Last month the National Assessment of Educational Progress, the federally financed "Nation's Report Card," released the results of its 2006 tests of historical knowledge among schoolchildren. Although there were hints of small improvements since the last NAEP test in 2001 (47 percent rather than 43 percent of 12th graders had at least a "basic" knowledge of U.S. history), the findings were still little short of appalling. The far more telling proportion, of those with "basic or below" knowledge, declined only from 89 percent to 87 percent, yet another index of the inadequacies that leave most young people incapable of understanding the world.
Secretary Spellings emphasizes that reading is the foundation for mastery of content. But the ability to read or decipher language is easily mistaken for mastery of content. Asking fourth-grade students, as the NAEP test did, to identify the 'meaning' of three sentences in Lincoln's 'House Divided' speech was to check their ability to decode his words, not to understand his ambiguous views. In a study of college seniors several years ago, the top vote getter in answer to the question 'Who was the American general at Yorktown?' was Ulysses S. Grant. In the new NAEP test, only 14 percent of 12th graders could give a reason for America's involvement in the Korean War. Do we think that, having neglected history, we can clutch at straws from multiple-choice tests that tell us little about the capacity to reason or comprehend, and claim we are preparing a generation to face an increasingly globalized world?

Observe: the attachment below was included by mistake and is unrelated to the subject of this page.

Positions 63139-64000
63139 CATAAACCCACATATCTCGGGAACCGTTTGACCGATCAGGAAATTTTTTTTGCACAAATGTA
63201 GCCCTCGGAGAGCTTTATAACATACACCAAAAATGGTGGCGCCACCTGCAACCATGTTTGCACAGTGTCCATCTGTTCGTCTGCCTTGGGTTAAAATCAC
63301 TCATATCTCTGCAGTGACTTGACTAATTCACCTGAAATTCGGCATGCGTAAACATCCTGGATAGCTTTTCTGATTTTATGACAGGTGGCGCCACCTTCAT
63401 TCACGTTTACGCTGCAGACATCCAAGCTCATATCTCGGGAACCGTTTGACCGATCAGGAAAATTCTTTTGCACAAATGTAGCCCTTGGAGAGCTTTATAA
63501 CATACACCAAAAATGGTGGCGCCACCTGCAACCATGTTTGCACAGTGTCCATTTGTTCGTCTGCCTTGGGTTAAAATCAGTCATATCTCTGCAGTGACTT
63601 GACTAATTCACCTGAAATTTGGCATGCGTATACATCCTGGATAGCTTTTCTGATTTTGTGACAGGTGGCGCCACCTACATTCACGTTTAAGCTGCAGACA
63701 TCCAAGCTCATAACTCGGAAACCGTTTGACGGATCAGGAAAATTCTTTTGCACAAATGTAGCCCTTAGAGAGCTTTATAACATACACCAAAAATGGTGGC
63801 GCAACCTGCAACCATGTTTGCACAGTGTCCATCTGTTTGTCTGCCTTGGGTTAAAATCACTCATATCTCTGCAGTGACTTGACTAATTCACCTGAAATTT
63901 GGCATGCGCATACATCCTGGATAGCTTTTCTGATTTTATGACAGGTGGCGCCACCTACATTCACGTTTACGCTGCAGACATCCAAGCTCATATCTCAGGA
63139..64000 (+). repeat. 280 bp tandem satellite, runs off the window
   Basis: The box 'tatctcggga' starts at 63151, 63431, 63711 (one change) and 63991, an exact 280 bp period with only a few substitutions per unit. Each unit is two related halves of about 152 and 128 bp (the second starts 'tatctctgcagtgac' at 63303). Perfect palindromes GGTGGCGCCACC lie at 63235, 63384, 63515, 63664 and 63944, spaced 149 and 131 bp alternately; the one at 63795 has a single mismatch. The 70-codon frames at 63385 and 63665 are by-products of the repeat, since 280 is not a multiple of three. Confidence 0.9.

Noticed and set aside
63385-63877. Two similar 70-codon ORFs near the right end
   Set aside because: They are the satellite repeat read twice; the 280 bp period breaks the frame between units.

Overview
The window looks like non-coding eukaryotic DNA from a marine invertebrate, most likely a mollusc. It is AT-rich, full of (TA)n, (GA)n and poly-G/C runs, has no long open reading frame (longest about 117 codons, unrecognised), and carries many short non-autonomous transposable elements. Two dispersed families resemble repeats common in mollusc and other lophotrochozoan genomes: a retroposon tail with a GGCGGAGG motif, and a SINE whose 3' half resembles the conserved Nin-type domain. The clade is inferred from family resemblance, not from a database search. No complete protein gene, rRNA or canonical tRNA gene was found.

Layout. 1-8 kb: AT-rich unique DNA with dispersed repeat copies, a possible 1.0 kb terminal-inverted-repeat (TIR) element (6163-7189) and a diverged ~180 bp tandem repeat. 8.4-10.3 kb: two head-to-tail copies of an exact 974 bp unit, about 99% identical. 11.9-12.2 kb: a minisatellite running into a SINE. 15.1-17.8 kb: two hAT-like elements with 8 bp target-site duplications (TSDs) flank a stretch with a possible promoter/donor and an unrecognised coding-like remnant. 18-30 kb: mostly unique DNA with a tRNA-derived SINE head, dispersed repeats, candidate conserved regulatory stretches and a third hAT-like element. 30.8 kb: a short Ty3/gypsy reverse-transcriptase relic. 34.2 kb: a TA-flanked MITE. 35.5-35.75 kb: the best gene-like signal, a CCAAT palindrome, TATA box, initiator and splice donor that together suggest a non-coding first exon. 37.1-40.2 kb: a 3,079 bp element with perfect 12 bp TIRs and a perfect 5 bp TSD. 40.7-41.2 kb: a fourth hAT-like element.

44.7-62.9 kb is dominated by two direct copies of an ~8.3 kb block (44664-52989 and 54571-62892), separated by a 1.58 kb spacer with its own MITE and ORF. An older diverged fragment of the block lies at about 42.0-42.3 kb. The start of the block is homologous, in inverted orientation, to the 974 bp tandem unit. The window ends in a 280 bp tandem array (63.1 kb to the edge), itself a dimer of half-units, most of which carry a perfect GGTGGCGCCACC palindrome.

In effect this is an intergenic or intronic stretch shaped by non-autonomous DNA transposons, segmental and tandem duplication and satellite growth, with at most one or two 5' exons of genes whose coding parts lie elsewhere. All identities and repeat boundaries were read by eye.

This may not be the most important instance of America's preferring illusion to reality in recent years, but its implications are serious. If we gave talented teachers of history their heads, they could convey the joys of this endlessly fascinating subject, with its heroes and villains, conflict and engagement, drama and discovery. Their students, in turn, could gain a sense of perspective about themselves and their world, and learn to analyze the news that surrounds them. Instead, we put the teaching of history into ever narrower straitjackets, and spin test results that demonstrate profound ignorance into symptoms of a brighter future.
Theodore K. Rabb is a professor emeritus of history at Princeton University.
Thursday, June 21, 2007